MATMED FELIX BIOPRINTER
1. EXPERIMENT INFORMATION
One of the main challenges in tissue engineering is the lack of vascularization in the created tissue. Bioprinting has been one of the most promising approaches to generate high-resolution tissue models in a controlled manner. However, the printing of hollow structures and channels remains a challenge. One of the gold standards is the use of Pluronics as sacrificial ink to create such structures, yet its main drawback is that it only dissolves at cold temperature. Often larger structures also require to be placed on ice which is a limiting factor for cellular applications. This project will focus on the co-development and characterization of a sacrificial bioink which can be removed at physiological conditions in the presence of cells. The sacrificial ink will be combined with commercially available biocompatible bioinks and will be optimized for dual-printed bioprinting on the Felix Bioprinter. In this respect, the optimal printing parameters will be determined by varying printing speed, temperature and applied pressure during printing and the development of the printed structures will be fine-tuned. The biocompatibility of the sacrificial bioink will be addressed by in vitro cell studies.
3. EXPERIMENT DETAILS
FBS (Sigma, 0001643829)
Penstrep (Sigma 0000129403)
· MTS assay
First, the printing parameters were optimized for the FELIX Bioprinter. The selection of the best parameters was done by visually inspecting and selecting the best results. The main characteristics for a correctly printed sample are a defined grid, visible pores, consistently sized edges, and fully printed lines which don’t break up. The shear thinning nature of the bioinks SUPPORT INX and STABLE INX allows the straightforward processing for deposition printing.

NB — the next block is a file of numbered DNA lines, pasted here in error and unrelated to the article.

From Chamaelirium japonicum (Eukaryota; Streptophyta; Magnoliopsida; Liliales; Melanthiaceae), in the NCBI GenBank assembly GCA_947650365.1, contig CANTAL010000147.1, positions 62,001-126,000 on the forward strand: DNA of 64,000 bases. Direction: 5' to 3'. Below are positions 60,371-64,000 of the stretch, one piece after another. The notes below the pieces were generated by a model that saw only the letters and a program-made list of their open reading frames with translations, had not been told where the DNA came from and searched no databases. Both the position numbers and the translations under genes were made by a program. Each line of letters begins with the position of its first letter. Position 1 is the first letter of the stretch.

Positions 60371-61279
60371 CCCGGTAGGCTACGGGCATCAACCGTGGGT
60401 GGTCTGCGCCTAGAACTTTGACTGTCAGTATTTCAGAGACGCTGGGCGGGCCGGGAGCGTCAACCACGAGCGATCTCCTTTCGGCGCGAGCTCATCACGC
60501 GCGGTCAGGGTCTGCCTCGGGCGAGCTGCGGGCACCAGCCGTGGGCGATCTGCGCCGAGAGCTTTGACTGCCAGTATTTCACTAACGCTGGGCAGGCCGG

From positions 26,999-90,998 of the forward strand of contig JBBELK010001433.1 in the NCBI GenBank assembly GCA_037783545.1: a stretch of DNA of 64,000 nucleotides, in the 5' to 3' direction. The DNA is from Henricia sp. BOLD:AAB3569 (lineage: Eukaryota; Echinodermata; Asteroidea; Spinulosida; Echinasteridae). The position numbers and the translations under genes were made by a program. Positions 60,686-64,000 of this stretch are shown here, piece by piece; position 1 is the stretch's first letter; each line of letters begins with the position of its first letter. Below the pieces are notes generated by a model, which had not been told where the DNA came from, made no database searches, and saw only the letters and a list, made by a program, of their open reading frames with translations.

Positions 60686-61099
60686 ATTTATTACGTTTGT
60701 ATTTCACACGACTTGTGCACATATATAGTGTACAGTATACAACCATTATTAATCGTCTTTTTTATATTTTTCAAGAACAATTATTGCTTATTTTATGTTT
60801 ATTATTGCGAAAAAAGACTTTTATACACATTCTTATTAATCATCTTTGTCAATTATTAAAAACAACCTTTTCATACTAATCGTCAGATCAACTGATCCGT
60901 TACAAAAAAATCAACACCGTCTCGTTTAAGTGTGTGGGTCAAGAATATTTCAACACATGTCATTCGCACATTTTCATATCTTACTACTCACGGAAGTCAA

Figure 1. Viscosity of the used bioinks at different shear rates.
Table 1. Optimal printing parameters of SUPPORT INX.
With the above-mentioned parameters structures with high shape fidelity could be printed.
Figure 2. Printed structures using SUPPORT INX.
Complex structures containing channels were successfully printed by combining STABLE INX with SUPPORT INX as support material. More specifically, 1 mm diameter straight and branching channels by flushing and applying a vacuum. Afterwards the scaffolds were sterilized and were seeded with GFP-labelled cells.
Figure 3. 1 mm in diameter channels were printed in STABLE INX using SUPPORT INX support followed by seeding with HT1080 cells.
The FELIX FOOD 3D printer in action